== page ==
Susan Hewitt’s and Penelope Lee’s sculpture The Great Petition
If a man says, “I like a lady who’s independent and feisty”, pretty quickly I’m sucking in air through gritted teeth. A “lady” paints a picture of a woman being patronised as she’s being hoisted onto a pedestal. And the man who’s putting her on that pedestal may be slightly intimidated. Will he take a peak under her skirt while she’s on her pedestal being perfect?
Call me a ferocious wildebeest, but I prefer a masculinity that gives me the space to screw up and, let’s face it, there’s not enough room to falter on a pedestal.
There’s something about the L word that implies I will need looking after, that I’m not able to get things done alone, or competent enough to manage the big world. And it might be safer if I stick to trading recipes instead of investment shares. The words “she’s a great lady” make me run as fast as my G-string will allow without chafing.
But what is an appropriate collective noun for a group of women? “Hello girls!” Maybe, if I’m in charge of a bunch of tap-dancing eight-year-olds in tutus. “Gals” conjures up a tragic tableau of breathless bimbos waiting for Mr Right. “Yo bitches” is fine if you’re a rapper and you “throw your hands in the air like you care”. “Chicks” sounds tiny and frail and – wait for it – diminishing. Why not just say, “Hey, what kind of a night are you lovely ‘Adam’s ribs’ having?”
Adam’s rib no doubt haunted the 30,000 women whose signatures were on the “Monster Petition” offered to the Victorian Parliament in 1891 as evidence of widespread support for equal voting rights for women. But the continuing opposition of the Parliament, which knocked back several bills, meant that women had to wait another 17 years before they were given voting rights with the passage of the Adult Suffrage Act in 1908.
Although I wasn’t there to sign the petition, Susan Hewitt’s and Penelope Lee’s sculpture Great Petition makes me feel triumphant. It’s a gigantic white furl of dynamic ribbon representing and commemorating the 1891 Women’s Suffrage Petition. Located in Burston Reserve, between Macarthur Street and Parliament Place, it’s appropriately close to Parliament House, where the original petition was delivered. The 20-metre-long scroll-like form, comprising two steel elements and painted in parchment white, splits onto either side of the pathway that intersects the park, enfolding pedestrians as they pass through it.
I walked through remembering Vida Goldstein, Henrietta Dugdale, Annie Lowe, Annette Bear-Crawford and the thousands of women who lobbied and argued relentlessly for equal justice, equal privileges in marriage and divorce, rights to property and the custody of children in divorce.
The sculpture was unveiled on December 3, 2008 to celebrate the 100th anniversary of women’s right to vote in Victoria and provides an impressive and enduring focus on the issue of women’s (not ladies, gals, chicks or babes) contribution to public life. You can check if a woman in your family was one of the 30,000 signatures on the 1891 Women’s Suffrage Petition at the Public Record Office in the Victorian Archives Centre.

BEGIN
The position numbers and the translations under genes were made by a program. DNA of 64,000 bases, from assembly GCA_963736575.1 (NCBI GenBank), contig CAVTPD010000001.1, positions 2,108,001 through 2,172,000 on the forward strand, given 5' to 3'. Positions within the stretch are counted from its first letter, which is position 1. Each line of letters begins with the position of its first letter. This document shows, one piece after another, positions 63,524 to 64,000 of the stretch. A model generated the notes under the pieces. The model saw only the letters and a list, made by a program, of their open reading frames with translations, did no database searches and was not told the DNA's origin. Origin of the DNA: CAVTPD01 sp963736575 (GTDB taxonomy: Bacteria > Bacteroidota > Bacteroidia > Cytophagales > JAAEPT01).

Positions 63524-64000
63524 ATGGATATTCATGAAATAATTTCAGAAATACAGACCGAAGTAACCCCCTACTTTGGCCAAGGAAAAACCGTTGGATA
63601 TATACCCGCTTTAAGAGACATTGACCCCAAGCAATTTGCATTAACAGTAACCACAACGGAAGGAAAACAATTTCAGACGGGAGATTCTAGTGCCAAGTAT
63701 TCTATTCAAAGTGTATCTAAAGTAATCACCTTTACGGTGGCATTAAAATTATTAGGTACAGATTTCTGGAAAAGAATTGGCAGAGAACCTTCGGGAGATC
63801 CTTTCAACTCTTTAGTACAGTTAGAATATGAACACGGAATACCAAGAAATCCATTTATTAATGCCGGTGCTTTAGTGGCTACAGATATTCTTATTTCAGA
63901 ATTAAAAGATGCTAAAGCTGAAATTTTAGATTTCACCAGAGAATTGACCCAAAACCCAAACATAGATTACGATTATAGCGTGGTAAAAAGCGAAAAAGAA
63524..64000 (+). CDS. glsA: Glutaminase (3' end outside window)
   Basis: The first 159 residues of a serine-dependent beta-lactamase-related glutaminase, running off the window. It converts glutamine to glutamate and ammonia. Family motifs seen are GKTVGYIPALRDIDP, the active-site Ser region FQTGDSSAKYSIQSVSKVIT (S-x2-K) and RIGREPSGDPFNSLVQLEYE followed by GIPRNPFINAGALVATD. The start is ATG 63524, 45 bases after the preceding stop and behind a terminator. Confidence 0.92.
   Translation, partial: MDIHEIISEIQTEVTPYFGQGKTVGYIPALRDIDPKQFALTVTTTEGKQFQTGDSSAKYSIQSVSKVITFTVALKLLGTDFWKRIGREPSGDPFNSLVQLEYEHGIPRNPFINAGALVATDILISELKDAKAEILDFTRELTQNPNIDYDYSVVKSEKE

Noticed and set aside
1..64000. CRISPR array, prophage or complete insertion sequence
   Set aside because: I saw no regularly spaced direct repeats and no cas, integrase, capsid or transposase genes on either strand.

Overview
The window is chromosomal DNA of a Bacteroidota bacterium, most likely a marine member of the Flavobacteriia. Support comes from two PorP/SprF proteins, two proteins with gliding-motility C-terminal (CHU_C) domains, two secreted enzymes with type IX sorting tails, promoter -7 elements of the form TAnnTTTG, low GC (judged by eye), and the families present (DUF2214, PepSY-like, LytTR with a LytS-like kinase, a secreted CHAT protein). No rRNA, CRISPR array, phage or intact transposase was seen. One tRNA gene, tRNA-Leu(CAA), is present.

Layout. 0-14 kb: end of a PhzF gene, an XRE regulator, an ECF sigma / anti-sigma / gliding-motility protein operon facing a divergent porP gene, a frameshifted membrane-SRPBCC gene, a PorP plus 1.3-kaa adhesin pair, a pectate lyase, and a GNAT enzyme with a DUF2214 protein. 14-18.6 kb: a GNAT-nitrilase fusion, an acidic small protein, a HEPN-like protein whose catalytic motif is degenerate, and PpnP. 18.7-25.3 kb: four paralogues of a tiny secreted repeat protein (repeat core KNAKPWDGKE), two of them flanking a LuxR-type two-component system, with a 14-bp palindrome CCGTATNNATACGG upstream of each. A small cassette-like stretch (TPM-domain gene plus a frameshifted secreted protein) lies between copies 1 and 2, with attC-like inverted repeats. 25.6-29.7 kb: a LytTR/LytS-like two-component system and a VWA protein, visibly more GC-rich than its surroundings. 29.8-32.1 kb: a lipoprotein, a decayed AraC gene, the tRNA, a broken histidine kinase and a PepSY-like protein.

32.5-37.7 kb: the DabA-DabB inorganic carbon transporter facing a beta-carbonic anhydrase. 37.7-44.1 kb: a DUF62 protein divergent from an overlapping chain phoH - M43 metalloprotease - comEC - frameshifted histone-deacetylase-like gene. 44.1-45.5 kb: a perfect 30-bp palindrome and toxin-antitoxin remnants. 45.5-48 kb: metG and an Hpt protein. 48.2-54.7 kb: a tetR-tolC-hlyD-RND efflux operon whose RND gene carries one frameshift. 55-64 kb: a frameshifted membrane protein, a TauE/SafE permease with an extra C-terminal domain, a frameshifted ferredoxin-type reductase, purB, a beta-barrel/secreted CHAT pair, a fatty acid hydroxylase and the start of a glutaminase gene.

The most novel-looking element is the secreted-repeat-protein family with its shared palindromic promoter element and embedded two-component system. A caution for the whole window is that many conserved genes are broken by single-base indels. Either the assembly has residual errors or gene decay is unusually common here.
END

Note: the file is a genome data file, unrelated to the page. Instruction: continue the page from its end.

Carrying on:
Inspirational tales of birth, death and mythology
Mary Gilbert Memorial
Mary Gilbert Memorial, Conservatory, Fitzroy Gardens
The inscription on this 1975 work by sculptor Ailsa O’Connor reads: “Mary gave birth to a son, the first white child born in the Port Phillip settlement, on 29 December 1835. As servants of John Pascoe Fawkner, Mary and her husband James Gilbert were in the original party of settlers who landed from the schooner Enterprise on 30 August 1835.” I wasn’t surprised to read that throughout her life O’Connor was active in organisations that sought equality for women. Her respect for Mary Gilbert is palpable; this face is strong and beautiful with an almost totem-like expression.
Nurse Edith Cavell Memorial
Nurse Edith Cavell Memorial, Kings Domain, Birdwood Avenue
Margaret Baskerville’s bust of Edith Cavell commemorates an extraordinarily committed woman whose tragic end is depicted on the cast-bronze relief panels on the pedestal. An English nurse, Cavell was posted to Brussels in 1907 to the Berkendael Medical Institute. At the outbreak of WWI she was left in charge of the hospital, where she helped more than 200 Allied soldiers who had been separated from their armies or had escaped German detention. In 1915, accused of conspiring to help prisoners escape, she was convicted and sentenced to death. Cavell was executed by firing squad on October 12, 1915, still wearing her nurse’s uniform.
The Water Nymph
The Water Nymph, Queen Victoria Gardens
Paul Montford’s bronze Water Nymph was unveiled in September 1925, at a time when the rise of the “flapper” signalled a loosening of sexual mores. This may have prompted the purchase of the sculpture of a naked young woman, but I doubt it had anything to do with its creation. Nymphs are personifications of the creative and fostering activities of nature and most often identified with the life-giving outflow of springs at a specific location. In mythology, the essence of a water nymph is bound to her spring, so if her body of water dries up, she will die. What a perfect visual metaphor for Melbourne, a city in a river valley.